The Preparatory Committee of the Unified Patent Court reported earlier this month that its work will be finished by the time of its meeting in October, and this will be its last. Due to the political reality of the Brexit vote and the legal uncertainty over its future participation in the Unitary Patent project, it is unrealistic, however, to think the UK can ratify the Unified Patent Court Agreement in the timescales envisaged before the referendum of 23 June 2016. Bristows partner Alan Johnson said this in an interview with Kluwer IP Law. He thinks the best option is to start working on an alternative system, which could include the UK and other non-EU-members such as Switzerland and maybe even bring Spain back into the system.
How important is the report concluding that there are no legal obstacles for a post-Brexit UK to participate in the UP system?
‘There are two obstacles to UK ratification. The first is political. How can the UK government be seen to sign up to a system which gives new powers to the EU and CJEU over patent matters, including for the long term? This seems incompatible with the vote of the electorate to “take back control”.
The second is legal. How sure are we that the UK could continue post-Brexit to participate – and on this bear in mind the serious consequences of the UPC and Unitary Patent system being declared unlawful? The opinion of Richard Gordon QC contributes to the debate, but that is all. It is a start. It is important to note that the opinion reaches this view “on balance”. There can be no real certainty that the CJEU would actually agree. So the UK would face the very real possibility of joining the system and being ejected. Many people believe that is simply too big a risk to take, even if it were politically possible.’
The UK has been urged to ratify the UPCA as soon as possible by the EPO, among others. You seem to think this will not happen. Why?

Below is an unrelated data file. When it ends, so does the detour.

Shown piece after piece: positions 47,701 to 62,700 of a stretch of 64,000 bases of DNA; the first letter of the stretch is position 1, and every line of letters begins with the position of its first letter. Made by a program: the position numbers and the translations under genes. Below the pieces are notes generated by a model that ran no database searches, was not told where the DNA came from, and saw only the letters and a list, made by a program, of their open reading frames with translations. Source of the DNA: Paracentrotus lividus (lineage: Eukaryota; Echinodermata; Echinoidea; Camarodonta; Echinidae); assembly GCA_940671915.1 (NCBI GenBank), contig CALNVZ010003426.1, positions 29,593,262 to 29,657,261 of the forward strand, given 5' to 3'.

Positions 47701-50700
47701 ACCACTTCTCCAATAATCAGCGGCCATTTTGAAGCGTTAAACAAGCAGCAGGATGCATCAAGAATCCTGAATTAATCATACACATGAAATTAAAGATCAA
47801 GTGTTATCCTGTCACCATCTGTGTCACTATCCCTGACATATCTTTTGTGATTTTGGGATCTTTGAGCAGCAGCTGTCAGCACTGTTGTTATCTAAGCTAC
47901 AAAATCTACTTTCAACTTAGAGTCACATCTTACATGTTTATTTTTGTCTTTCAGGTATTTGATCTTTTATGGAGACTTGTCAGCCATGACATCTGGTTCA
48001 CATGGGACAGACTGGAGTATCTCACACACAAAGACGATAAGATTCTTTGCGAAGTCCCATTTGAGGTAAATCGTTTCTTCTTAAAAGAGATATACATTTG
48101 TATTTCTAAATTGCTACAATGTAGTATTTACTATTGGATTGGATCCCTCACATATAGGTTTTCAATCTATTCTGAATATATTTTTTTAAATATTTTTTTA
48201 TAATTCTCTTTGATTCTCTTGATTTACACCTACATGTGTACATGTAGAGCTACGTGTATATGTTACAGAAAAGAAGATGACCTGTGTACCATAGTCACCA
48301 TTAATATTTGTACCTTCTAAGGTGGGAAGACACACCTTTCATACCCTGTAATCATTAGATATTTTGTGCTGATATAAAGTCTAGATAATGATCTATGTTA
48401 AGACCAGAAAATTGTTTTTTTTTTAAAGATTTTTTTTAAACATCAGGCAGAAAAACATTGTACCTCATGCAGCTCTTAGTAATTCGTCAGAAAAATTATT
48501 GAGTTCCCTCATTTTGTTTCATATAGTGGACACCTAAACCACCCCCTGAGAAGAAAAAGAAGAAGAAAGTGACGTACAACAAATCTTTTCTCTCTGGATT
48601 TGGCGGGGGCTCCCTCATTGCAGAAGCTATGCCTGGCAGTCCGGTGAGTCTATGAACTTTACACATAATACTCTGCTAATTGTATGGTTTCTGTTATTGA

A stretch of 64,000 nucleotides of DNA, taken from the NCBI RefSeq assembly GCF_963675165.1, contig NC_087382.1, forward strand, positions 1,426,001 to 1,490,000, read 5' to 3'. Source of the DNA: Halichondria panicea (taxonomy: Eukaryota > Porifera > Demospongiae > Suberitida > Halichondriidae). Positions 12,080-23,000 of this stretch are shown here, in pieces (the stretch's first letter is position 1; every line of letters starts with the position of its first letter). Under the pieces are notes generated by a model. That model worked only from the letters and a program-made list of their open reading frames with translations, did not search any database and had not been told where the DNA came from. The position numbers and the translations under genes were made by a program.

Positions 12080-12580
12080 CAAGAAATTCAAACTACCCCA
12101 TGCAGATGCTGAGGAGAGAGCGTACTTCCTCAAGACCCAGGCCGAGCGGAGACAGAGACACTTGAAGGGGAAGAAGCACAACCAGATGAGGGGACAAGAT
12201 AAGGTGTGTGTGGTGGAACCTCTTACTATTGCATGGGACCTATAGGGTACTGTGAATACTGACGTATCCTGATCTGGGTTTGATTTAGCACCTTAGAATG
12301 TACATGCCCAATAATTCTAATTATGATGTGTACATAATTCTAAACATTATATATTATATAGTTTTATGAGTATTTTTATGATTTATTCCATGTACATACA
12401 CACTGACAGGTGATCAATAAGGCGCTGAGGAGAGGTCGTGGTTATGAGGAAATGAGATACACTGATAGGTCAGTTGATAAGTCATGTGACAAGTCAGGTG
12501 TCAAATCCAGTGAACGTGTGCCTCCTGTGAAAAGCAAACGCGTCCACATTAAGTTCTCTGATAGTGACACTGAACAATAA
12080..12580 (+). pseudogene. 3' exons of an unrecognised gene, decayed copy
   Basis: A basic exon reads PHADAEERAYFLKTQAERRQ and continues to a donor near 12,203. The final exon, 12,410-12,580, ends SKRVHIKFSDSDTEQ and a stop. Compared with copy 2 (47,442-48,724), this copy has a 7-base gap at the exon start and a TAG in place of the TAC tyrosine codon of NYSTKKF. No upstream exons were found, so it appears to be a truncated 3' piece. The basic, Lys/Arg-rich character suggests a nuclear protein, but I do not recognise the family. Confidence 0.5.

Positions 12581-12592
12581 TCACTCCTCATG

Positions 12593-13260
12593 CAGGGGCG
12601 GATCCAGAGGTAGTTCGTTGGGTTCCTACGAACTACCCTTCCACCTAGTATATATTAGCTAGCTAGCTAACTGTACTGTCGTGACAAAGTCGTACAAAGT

‘One can understand the frustration from outside the UK (and indeed within the UK too) that this referendum vote looks like de-railing the work of the last 5, or arguably 17 years (Certainly since 2011, and arguably since 1999). We have seen a campaign recently to urge the EU Competitiveness Council to bring the project to a rapid conclusion. Some have supported this completely, such as the German Bar Association. Others such as EPLAW have taken a more measured approach, calling for work toward a more inclusive system.
I think the political reality and the huge uncertainty over the future participation of the UK just makes it unrealistic to think that the UK could really go ahead right now. It is no good just to say that everything will be ok, and you can join now and you won’t be kicked out. The UK would need more than just reassurance, helpful and well-meaning as that is. So the real question is what will happen next?’
What should happen if the UK decides not to ratify, in your view?
‘There are two real choices. Work together to find a solution which provides certainty that the UK can be a part of this project in the long term if that is what it wants – and accept that the UPC project will be delayed, probably until post-Brexit. Or the other states go it alone now.